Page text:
An administrative gaffe has resulted in over 100 railway bogies the steel frame on which the wheels and suspension are attached and coach mounted brought for retrofitment of old coaches,lying unused at the Mahalaxmi workshop of Western Railway. These bogies were supplied from a railway workshop in Hubli,Karnataka,despite objections from officers that they are incompatible with coaches in need of retrofitment.
The bogies are compatible only with the conventional coaches made at Integral Coach Factory (ICF),Chennai and the Western railway does not have any ICF coaches. We can obtain old ICF coaches from the Central Railway that may go with these bogies. To do this,we need the approval of the Railway Board; Else,the Research Design and Standards Organisation (RDSO) should permit some modification in the design. We will send these bogies to ICF Chennai if these dont happen, a Western Railway official said.
This is not the first gaffe by railway officials,either. The Western Railway had recently procured 28 coaches from Howrah without realising that the coaches were not compatible with the formation the positioning of compartments to which its commuters are used to. These coaches will now be sent back to Howrah as their remodelling would require a major effort besides incurring a huge expense.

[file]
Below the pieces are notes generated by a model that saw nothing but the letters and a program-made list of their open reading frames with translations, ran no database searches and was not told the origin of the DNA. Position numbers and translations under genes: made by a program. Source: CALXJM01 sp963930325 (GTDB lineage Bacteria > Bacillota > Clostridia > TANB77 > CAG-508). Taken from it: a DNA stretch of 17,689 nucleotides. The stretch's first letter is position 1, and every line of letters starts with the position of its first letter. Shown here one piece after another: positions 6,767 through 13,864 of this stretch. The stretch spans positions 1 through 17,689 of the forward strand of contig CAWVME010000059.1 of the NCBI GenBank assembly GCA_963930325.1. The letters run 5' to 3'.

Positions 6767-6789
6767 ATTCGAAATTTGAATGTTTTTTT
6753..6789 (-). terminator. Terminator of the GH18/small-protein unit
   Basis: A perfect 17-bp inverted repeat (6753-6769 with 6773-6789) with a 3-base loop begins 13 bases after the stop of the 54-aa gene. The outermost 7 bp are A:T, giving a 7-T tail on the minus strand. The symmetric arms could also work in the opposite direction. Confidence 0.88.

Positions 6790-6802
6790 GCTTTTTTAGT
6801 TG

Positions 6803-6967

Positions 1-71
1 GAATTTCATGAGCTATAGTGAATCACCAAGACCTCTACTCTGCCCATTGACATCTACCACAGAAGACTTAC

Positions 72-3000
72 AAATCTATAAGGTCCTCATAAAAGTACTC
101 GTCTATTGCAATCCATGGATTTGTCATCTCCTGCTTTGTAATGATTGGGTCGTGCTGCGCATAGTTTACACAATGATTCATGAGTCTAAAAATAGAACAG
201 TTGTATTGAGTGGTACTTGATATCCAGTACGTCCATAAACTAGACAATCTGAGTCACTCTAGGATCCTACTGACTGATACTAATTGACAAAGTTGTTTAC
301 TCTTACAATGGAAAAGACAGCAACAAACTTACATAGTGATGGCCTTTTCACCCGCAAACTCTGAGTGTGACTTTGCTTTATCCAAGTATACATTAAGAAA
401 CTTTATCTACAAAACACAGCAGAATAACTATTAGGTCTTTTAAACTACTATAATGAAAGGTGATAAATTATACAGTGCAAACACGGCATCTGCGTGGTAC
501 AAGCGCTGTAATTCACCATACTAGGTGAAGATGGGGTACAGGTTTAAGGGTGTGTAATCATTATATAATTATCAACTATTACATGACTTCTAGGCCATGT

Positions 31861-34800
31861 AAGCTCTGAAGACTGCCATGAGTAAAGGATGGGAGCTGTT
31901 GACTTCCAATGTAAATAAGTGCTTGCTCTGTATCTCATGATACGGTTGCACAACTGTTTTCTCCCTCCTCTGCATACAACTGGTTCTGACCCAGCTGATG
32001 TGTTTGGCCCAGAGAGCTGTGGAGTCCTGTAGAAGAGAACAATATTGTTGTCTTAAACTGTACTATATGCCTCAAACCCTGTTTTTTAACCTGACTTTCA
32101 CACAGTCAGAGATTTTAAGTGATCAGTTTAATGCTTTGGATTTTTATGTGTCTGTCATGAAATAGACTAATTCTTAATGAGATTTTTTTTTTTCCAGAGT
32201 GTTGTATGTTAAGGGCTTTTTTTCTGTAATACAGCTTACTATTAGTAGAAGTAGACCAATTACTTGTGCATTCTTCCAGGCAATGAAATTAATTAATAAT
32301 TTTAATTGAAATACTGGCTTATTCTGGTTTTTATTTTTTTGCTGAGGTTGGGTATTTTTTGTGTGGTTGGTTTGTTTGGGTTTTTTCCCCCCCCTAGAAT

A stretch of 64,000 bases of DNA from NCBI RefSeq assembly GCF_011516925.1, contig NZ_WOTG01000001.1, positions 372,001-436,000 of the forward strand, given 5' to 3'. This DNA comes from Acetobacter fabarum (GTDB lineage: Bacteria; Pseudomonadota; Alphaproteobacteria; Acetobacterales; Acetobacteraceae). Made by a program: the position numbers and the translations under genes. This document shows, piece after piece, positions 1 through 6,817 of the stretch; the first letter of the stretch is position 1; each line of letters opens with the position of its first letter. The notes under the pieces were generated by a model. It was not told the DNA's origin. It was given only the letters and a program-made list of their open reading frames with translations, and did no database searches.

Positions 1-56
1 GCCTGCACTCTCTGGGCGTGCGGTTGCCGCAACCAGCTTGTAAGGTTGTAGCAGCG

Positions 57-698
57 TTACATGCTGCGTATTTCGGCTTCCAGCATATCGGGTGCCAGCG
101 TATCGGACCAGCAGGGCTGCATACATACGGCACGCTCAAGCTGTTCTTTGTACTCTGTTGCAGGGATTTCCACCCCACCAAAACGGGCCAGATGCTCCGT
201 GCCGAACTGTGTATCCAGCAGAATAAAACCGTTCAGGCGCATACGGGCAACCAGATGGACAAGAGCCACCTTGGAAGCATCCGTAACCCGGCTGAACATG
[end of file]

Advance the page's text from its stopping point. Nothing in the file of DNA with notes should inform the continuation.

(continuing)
It is practically impossible to use these bogies in coaches other than those they are intended for as they will have different technical parameters. The bogies procured from the Hubli workshop are meant for conventional coaches with helical spring suspension while the RDSO has recently brought in a technological breakthrough in air spring suspension.
Retrofitment will help extend the life of aging coaches by another 15 years,thus adding to services at a fraction of cost incurred in purchasing new coaches.
As these bogies cannot be put to use,nobody knows what could be done about them. The decision to procure them has certainly caused loss to railways, a Western Railway officer said.
The decision to order air spring suspension bogies for retrofitment was made with an understanding that the task would be undertaken by Siemens. The Western Railway later decided to do the work itself but the decision to procure air spring suspension bogies was not changed.